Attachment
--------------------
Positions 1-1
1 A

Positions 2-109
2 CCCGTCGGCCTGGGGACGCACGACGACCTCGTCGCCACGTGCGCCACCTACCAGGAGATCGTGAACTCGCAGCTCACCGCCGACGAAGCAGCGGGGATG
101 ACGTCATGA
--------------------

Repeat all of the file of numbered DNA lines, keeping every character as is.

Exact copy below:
Positions 1-1
1 A

Positions 2-109
2 CCCGTCGGCCTGGGGACGCACGACGACCTCGTCGCCACGTGCGCCACCTACCAGGAGATCGTGAACTCGCAGCTCACCGCCGACGAAGCAGCGGGGATG
101 ACGTCATGA